Documentation of rules violations/questionable behavior by the Eternal Weekend Winner

@Katzby right, there is no accidental cheating, but there is sloppy play. Whether or not Joe actually cheated, he had real advantages in the competition from sloppy play. Shouldn't judges be more aggressive in issuing GRVs and game losses then to try and reduce sloppy play from being in contention of MTG events? I would absolutely love to play 2 lands a turn, but I don't because I don't cheat, I pay active attention to the game state, and I am aware that I don't have exploration in play in vintage. But that gives me a disadvantage in a MTG event when sloppy players get away with things like that. I think most of the time this works itself out that sloppy players often also make poor play decisions and lose accordingly, but situations like this weekend seem to show a problem with the system when a sloppy player makes a deep run. Sloppy play should be dealt with more aggressively I think. It's not as bad as cheating, but is still really bad for the integrity of the game given the competitive advantage it gives certain players, especially given that probably most GRVs aren't ever noticed by the opponent.

@ajfirecracker said:

@Katzby

Some violations of tournament rules will not meet the criteria for any specific infraction. Many minor offenses that a player can commit, even intentionally, are not covered by a specific infraction should be handled initially with a Caution. If repeated, the judge is expected to directly instruct the player not to repeat the offense, and further offenses are treated as Unsporting Conduct — Major for failing to follow the direct instruction of a tournament official.

I think you can make a case that the repeated shuffling violations after being instructed to change his technique violate this particular rule (from the IPG). While I don't think that judgment is clear-cut, I do think it's perfectly reasonable to have a discussion about it. The suggestion you've made that somehow the discussion itself is improper (i.e. that your work as a judge cannot under any circumstances be reviewed or criticized by the player community) is the most harmful thing in this thread.

Again, I think your perception of the issue doesn't actually match what went on. The only reason that I told Joseph B to turn his head away from the cards as he shuffled was because I wanted to prevent even the appearance of impropriety. I was trying to prevent somebody from pointing to his shuffling as another example of how he was cheating.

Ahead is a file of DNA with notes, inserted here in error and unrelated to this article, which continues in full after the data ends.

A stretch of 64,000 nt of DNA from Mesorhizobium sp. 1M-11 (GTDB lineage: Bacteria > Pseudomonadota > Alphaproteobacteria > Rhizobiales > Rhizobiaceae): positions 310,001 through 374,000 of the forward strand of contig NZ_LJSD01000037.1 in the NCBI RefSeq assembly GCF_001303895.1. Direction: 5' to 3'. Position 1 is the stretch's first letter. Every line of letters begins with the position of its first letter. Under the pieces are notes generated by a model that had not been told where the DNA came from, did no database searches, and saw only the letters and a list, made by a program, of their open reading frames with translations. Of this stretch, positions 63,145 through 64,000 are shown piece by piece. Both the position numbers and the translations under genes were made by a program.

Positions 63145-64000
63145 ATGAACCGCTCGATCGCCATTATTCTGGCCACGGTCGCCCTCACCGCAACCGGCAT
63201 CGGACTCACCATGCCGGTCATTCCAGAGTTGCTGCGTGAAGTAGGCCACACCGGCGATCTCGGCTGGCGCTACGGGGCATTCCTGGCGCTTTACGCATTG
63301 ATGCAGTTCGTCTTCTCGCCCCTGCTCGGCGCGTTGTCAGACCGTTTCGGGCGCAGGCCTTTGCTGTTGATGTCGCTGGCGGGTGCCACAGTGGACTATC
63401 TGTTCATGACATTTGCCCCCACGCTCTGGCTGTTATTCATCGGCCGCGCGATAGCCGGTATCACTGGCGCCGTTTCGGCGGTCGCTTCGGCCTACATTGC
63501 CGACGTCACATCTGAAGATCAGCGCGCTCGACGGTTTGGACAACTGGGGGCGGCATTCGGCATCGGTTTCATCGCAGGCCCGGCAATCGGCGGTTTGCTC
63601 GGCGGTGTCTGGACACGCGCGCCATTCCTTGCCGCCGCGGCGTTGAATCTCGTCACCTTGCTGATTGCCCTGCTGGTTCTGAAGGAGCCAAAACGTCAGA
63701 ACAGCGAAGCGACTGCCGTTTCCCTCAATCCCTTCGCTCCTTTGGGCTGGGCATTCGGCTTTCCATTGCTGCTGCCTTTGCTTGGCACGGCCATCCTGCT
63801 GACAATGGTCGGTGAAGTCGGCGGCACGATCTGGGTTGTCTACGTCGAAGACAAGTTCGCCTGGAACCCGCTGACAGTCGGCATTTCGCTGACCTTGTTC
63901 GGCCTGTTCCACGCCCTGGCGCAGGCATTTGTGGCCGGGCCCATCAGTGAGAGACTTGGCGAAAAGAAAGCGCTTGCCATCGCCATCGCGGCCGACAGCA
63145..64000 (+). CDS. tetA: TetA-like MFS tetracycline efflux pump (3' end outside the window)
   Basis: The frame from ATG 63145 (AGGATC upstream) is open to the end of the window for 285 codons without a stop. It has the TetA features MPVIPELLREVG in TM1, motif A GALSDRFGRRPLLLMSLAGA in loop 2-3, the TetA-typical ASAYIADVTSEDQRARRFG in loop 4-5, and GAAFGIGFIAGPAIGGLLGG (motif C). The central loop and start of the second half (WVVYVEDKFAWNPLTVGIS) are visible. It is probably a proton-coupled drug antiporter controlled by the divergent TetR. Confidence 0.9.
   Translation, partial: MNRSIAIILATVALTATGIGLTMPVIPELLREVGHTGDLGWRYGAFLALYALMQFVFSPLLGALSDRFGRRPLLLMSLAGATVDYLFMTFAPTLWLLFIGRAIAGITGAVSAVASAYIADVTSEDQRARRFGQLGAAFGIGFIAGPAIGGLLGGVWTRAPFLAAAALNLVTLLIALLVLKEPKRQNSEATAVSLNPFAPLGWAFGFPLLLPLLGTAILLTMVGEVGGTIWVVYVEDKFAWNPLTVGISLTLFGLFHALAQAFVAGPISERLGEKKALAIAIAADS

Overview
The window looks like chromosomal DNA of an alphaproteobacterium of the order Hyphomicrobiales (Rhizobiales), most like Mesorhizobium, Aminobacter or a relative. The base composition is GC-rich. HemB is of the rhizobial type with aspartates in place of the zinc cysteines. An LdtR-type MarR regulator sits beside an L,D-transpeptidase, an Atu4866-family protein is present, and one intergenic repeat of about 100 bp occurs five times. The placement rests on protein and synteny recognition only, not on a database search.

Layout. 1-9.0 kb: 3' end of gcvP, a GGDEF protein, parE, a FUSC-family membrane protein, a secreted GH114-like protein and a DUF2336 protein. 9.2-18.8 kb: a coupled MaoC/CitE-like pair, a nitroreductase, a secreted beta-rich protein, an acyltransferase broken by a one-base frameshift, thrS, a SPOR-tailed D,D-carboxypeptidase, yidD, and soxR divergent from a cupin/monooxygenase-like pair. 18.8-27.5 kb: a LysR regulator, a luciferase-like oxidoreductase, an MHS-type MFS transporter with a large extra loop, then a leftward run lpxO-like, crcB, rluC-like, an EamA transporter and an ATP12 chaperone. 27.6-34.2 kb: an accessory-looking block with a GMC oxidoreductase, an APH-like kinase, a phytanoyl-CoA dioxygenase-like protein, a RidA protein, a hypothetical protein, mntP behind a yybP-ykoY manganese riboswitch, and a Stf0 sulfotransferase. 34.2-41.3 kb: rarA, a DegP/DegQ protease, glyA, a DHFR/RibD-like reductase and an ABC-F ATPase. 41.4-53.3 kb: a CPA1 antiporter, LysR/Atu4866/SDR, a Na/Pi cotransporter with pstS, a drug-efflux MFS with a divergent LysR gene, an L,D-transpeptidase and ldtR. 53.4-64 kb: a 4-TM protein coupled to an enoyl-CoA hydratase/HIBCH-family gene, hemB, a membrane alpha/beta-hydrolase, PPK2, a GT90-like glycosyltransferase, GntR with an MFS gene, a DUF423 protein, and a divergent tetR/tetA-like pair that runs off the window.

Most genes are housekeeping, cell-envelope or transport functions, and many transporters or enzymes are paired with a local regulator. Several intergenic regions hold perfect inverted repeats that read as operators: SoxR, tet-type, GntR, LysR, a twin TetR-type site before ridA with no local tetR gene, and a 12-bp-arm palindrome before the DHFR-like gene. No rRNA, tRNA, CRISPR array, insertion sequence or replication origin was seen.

What I said was, "Joseph, I can see that you aren't looking at your cards, but would you mind turning away anyway just so nobody thinks you are?" As it turned out, I said the exact same thing to his finals opponent at one point, and got his finals opponent to start shuffling the same way. Should that be taken as evidence the runner up was also cheating?

In truth, the shuffling both players were doing was actually fine and not suspect at all; it's just that I wanted to cut down on the accusations people were making, and not leave anybody room to make more.

As you can see, this also backfired.

The suggestion you've made that somehow the discussion itself is improper (i.e. that your work as a judge cannot under any circumstances be reviewed or criticized by the player community) is the most harmful thing in this thread.

What are you taking about? How in the world did I give you that impression? I'm here talking about my decisions and answering questions, aren't I? I was asking instead only to keep it civil, which I feel some in this thread are not doing.

last edited by Katzby

@Vnayin said:

@Katzby right, there is no accidental cheating, but there is sloppy play. Whether or not Joe actually cheated, he had real advantages in the competition from sloppy play.

Maybe he did, and maybe he didn't, but I will say that all issues for which a judge was called over to his match were completely mitigated through corrective action and penalties.

If there were any other advantages Joe gained through sloppy play where a judge wasn't called at all, then, well... the moral of the story is that people should call judges more often. Coincidentally, I recall this being part of my opening announcements on Friday.

Shouldn't judges be more aggressive in issuing GRVs and game losses then to try and reduce sloppy play from being in contention of MTG events?